The results of talks with information security professionals by the Brookings Institution reveal that HIPAA is not enough to properly secure a healthcare business – especially in the case of large enterprises with a complex array of infrastructures and platforms. As healthcare has transitioned into digital form through electronic health records (EHR), mobile devices are increasingly being used to access these systems, and health exchanges are being used by doctors to transmit records to one another. Because the push to digital has been so multifaceted, hackers have broad potential targets and ways in which they can attack.
Responding to disturbing statistics that one in four data breaches were within the healthcare industry, the May 2016 report, from Brookings fellow Niam Yaraghi, looked at the issue of healthcare data safety.
The basis for the report was 22 interviews with companies that had experienced data breaches involving the data protected by the law, protected health information (PHI). The discussions (with a range of types of organizations including providers, insurers, and business associates) demonstrated that what is contained within the legislation and the Office for Civil Rights (OCR) regulations is insufficient to really safeguard information. Even recognizing the security issues with HIPAA regulations and oversight, it is still confusing exactly how you should move forward. Beyond what the federal government recommends and requires, Brookings suggests that the private sector needs to step up and fill the gap, using a number of methods:
Treat patient privacy as an investment. Often, breaches occurred because companies had not made privacy a high enough priority, neither putting enough funding into security components or abiding by privacy guidelines. Yaraghi notes that since healthcare firms are familiar with what they need to do and core security technologies that are at their disposal, they should spend more money and time on these elements so that they do not leave themselves exposed and vulnerable to attack.
Communicate and learn. While you want to conceal data from unauthorized eyes, you do not want the approaches that you take to be secretive within the industry. Openness about tools implemented by companies, privacy policies, and compromises that take place should occur between HIPAA-regulated firms, as well as between healthcare firms and the HHS (Health and Human Services Department, the agency of which the OCR is a subagency).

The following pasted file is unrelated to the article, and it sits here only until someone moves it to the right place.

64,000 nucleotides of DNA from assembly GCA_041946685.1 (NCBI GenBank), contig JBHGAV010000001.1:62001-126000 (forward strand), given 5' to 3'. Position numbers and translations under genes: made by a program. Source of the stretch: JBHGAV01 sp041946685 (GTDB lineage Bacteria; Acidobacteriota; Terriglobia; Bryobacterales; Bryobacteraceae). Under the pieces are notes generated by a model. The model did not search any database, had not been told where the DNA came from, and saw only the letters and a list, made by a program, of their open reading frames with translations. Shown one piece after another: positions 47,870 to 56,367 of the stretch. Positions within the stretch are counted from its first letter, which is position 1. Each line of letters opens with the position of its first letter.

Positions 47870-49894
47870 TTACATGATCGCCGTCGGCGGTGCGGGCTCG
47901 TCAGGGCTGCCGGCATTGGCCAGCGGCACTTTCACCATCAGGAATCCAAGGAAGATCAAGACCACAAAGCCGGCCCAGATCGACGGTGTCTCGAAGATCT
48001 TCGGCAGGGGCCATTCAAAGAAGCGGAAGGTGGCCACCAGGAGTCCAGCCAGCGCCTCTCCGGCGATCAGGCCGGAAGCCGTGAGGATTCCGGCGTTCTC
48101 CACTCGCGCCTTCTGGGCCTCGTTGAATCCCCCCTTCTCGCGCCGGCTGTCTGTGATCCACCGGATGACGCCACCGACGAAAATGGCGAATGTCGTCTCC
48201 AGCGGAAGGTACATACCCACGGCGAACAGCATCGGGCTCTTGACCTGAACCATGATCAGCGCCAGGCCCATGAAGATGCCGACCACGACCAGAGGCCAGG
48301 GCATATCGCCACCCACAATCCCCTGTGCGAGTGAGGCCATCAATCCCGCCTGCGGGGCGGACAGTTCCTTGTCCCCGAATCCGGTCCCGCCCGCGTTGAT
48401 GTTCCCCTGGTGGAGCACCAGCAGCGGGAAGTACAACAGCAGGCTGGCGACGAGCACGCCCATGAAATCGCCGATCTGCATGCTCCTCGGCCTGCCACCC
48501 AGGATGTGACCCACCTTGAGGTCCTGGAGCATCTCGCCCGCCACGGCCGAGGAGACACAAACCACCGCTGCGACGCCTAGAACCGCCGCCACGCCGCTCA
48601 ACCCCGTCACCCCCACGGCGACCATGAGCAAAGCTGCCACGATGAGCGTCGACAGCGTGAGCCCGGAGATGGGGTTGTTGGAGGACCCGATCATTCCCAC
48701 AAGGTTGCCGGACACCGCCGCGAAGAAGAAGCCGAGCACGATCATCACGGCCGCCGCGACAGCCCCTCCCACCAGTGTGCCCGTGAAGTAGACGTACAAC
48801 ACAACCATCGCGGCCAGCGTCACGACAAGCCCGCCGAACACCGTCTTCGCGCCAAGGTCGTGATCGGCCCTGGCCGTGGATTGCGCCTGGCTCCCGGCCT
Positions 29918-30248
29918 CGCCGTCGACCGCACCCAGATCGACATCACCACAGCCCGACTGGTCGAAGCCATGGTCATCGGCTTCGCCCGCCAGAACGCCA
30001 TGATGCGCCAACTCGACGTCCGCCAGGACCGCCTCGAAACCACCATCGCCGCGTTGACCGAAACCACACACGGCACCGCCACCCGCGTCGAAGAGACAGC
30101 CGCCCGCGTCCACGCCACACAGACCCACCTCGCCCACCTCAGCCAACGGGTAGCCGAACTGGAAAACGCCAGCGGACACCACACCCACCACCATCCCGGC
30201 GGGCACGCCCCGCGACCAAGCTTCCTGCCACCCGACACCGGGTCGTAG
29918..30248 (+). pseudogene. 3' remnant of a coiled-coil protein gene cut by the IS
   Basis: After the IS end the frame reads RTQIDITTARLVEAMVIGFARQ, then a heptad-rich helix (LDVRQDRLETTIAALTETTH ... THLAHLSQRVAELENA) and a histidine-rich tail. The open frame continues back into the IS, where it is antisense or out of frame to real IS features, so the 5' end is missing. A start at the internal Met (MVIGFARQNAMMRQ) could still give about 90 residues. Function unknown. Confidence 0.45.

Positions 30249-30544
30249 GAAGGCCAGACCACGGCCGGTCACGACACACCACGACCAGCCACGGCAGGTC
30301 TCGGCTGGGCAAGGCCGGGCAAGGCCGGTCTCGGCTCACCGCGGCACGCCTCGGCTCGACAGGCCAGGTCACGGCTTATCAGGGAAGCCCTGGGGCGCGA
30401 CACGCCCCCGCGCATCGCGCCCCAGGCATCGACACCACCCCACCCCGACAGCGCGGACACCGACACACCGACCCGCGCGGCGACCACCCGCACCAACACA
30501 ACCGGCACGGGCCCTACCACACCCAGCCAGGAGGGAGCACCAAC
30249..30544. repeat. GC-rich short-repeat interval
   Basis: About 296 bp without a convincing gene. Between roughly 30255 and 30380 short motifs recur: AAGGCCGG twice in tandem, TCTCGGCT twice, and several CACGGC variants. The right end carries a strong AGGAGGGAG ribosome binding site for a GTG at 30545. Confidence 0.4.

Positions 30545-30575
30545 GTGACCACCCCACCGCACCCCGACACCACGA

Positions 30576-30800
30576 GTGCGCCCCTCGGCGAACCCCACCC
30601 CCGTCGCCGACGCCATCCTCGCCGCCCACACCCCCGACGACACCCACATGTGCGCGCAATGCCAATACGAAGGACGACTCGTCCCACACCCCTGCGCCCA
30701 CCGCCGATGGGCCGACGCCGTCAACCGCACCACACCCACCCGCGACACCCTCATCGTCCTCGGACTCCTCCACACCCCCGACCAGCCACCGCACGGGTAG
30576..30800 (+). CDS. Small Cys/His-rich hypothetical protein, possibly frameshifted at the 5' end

Get cyber insurance. The report notes that this form of insurance is critical; it is specifically designed to protect you from threats to your IT systems. Cyber-insurance is not just a case-by-case concern for individual companies but a systemic issue, says Yaraghi. If it became standard for cyber-insurance to be carried by healthcare organizations, the way in which people look at healthcare privacy within the sector would be substantially altered, suggests Yaraghi. The reason this insurance is a critical piece, in his opinion, is that the insurance carriers audit organizations and are proactive about the way that their clients handle privacy during the underwriting process. Another thing that can happen for organizations with cyber-insurance is that insurance rates are lowered when an organization takes steps to be sure that privacy is upheld through the deployment of security mechanisms and other tactics.
Proactive healthcare security
Creating electronic forms of healthcare records has allowed for easier collaboration between different healthcare providers and other forms of efficiency. However, it has also led to an incredible number of data breaches. In this climate, it is necessary to go beyond what is directed by the government. You need protocols for detection and response; proactive monitoring; and multiple layers of security. A good place to start is following a HIPAA compliant hosting requirements checklist.
If all or part of your infrastructure is with a hosting service, look for companies that go beyond HIPAA and HITECH auditing to also get certification with SOC 1 and SOC 2. These organizations demonstrate, through analysis by independent third parties, that they have comprehensive and advanced security mechanisms in place.